Mobilegeddon: What is it?
Like it or not, the internet’s most popular search engine, Google, wields the biggest influence on what we find on the web.
Google’s announcement in early 2015, that it was to adapt to the increasing number of people using mobile devices to search online by pushing non-mobile-friendly sites further down its page rankings, was released with much noise being made about how the move would see small businesses disappear from Google’s pages almost overnight.
So how true is this? Well, despite some who say that this is Google taking a sledgehammer to crack a nut, the fact remains that it is a very sizeable nut and is getting bigger by the day.
A recent report announced that, by 2018, 90% of the New Zealand population would be using smartphones. Already, some 60% of us use a smart device to initially access the web, so it’s easy to see that Google would be foolish not to embrace this and alter their strategy.
Whereas some small businesses will see this as an unnecessary expense, “I’ve just forked out for a website in the last couple of years, why should I now have to do this?”, others will see it as a further marketing opportunity. We see and tell our customers that a website is not a one-off cost, it should be treated as a marketing/sales person on staff; to make your website really works for your business you should dedicate both time and money ongoing to keep it up-to-date and keep adding content to it.
Ask Inbox Design how we can help keep your website regularly updated, along with our social media services.
If more and more people are accessing information in this way, the implication would be that internet sales will increase and even non-internet sales will also have been generated by information initially found on-line via a smartphone or tablet.
What if a business doesn’t want to embrace this change? Well, it’s analogous to the old saying that “today’s newspaper is tomorrow’s fish and chip wrapper”. Eventually, and probably quite quickly, businesses could see their non-mobile-friendly sites disappear from the web or at the very least be almost impossible to find.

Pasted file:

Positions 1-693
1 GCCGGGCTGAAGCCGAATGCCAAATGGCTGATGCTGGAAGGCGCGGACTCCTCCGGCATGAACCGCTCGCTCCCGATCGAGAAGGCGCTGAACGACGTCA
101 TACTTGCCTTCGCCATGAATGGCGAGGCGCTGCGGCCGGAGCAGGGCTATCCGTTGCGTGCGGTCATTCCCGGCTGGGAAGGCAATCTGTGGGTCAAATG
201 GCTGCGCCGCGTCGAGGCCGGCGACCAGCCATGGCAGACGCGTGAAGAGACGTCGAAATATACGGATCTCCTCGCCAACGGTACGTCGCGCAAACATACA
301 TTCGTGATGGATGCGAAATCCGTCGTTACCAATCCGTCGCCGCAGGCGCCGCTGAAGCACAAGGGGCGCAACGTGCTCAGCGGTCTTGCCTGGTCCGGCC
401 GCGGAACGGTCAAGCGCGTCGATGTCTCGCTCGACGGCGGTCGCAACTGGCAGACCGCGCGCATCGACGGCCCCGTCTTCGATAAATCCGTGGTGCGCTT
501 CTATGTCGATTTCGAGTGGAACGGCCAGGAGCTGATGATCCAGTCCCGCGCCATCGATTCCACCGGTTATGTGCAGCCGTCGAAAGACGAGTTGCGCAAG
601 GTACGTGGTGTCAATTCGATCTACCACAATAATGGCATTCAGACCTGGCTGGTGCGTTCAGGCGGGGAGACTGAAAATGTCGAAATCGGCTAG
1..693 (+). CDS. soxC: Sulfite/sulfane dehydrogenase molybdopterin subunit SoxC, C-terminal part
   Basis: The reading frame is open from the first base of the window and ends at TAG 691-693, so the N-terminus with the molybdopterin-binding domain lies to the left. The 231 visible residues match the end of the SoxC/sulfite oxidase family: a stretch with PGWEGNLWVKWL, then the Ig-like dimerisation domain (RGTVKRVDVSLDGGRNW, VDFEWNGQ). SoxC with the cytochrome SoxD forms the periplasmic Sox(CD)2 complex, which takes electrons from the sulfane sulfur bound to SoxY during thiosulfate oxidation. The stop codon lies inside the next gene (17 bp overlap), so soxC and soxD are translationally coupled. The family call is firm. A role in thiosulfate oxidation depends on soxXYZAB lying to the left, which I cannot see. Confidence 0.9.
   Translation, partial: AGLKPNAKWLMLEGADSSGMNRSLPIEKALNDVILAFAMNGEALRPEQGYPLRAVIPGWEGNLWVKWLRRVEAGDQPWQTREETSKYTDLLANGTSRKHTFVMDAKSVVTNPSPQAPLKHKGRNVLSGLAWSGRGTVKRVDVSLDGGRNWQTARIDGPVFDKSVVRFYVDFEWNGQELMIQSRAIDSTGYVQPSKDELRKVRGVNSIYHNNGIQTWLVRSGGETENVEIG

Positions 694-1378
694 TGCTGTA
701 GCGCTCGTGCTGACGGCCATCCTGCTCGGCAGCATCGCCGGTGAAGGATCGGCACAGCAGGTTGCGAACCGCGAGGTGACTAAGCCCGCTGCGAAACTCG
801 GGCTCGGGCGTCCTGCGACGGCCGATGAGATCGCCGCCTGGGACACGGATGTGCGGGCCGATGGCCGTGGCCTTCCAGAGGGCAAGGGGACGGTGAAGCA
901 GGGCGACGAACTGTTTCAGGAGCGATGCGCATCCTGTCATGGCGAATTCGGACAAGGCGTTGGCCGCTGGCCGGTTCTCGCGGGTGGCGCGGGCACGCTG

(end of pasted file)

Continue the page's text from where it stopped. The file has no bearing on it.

So, what does Google deem to be “mobile-friendly”?
The rules are being implemented to reward webpages that make it easy to view content on smartphones and tablets. Text that’s easily read on a smartphone and links that are placed far enough apart to be easily clicked on touchscreens are just two of the things that Google’s bots will pick up on. Companies who don’t comply, regardless of their size, could see their web traffic disappear very rapidly.
Chief Product Officer of Worldpay eCommerce Kevin Dallas said: “This move by Google should send a message to companies whose websites are poorly configured for smartphone users, that optimising for mobile is no longer a matter of choice.
“With the number of smartphone users only set to grow, businesses simply can’t afford to become invisible to mobile consumers.
Noreen McCaffrey, of marketing solutions company Somo, added: "This move further highlights the need to focus on what users experience when searching for your company on-the-go.
"While some brands think apps alone are enough to tick the 'mobile' box in terms of best mobile user experience, Google doesn't.
"As a result, these companies are about to see their mobile traffic declining."
Noreen McCaffrey, Somo
So, perhaps you have a website you’re more than happy with. It looks great and does what you’d set it out to do. The fact is, unless it not only also looks great on smaller devices but is also very functional on these devices, all the effort you went to in the first place will be worth absolutely nothing to your business.
At Inbox Design, we specialise in creating superb, modern, responsive (i.e. functional regardless of device size) websites and apps which not only you will be more than happy with, we’d guarantee that Google will be too.
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